Updated: Oct 21
Most of the bonsai trees must be outdoors in the effort to mimic their natural conditions, will be different recommended conditions for different species and sizes.
Tropical and Mediterranean species typically require consistent temperatures.
Only in specific controlled conditions and during dormancy, will be safe to bring a bonsai indoors, and always will be need special attention to cold temperatures, reduced watering, and lighting to keep the plant dormant.
The art of bonsai replicates natural landscapes on a reduced scale.
The reduce size and shallow potting expose the roots and bark way more than a normal tree.
remember and understanding this fact will help to take care of the bonsai tree and a more organic and efficient way.
This art has origins in China around 700 AD with shallow trays, then taken to Japan where the new version of the Hachi bowl appears and finally spread to the West in the late 19th century.
Growing and sculpting bonsai trees it’s a satisfying hobby that keeps the artist connected to nature although requires patience.
SOIL AND FERTILIZATION
Usually a loose, fast-draining mix, often coarse sand or gravel, fired clay pellets, or expanded shale combined with an organic component such as peat or bark.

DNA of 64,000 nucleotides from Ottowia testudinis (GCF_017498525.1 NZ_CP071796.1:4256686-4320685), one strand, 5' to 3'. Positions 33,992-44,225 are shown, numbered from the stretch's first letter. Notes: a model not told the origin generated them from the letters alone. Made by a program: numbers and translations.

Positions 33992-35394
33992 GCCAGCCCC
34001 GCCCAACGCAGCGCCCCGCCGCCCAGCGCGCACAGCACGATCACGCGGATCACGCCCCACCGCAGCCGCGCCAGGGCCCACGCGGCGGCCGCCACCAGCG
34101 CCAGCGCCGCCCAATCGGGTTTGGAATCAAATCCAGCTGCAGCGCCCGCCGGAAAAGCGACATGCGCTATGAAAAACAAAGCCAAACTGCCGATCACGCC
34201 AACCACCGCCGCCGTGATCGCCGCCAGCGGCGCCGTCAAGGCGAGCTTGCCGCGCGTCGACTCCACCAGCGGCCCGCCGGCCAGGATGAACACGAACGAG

The size of the bonsai will be managed through the soil volume, to increase vigor and growth when new branches when planning for styling.
Fertilize often and in small amounts.
Since the soil mixture is loose and it's meant to drains rapidly, water is applied frequently.
Bonsai roots are exposed, so any variation in temperature will have more impact.
For native species, local temperatures do not generally harm the tree. Insulating the tree from local winter conditions pots can be partially buried in the ground and can be covered with an insulating layer of mulch or greenhouse,
Most bonsai needs direct sunlight during the growing season to thrive, like any regular tree in general, although will vary depending the specie.
Bonsai are repotted and root-pruned when needed but always depending on the vigor and age of each tree.
For deciduous trees, this is done generally around springtime when the tree is leaving its dormancy. Bonsai are often repotted while in development, and less often as they mature.
Pests are going to be specific to the species, include insects both above and in the soil, and infections, usually fungal.
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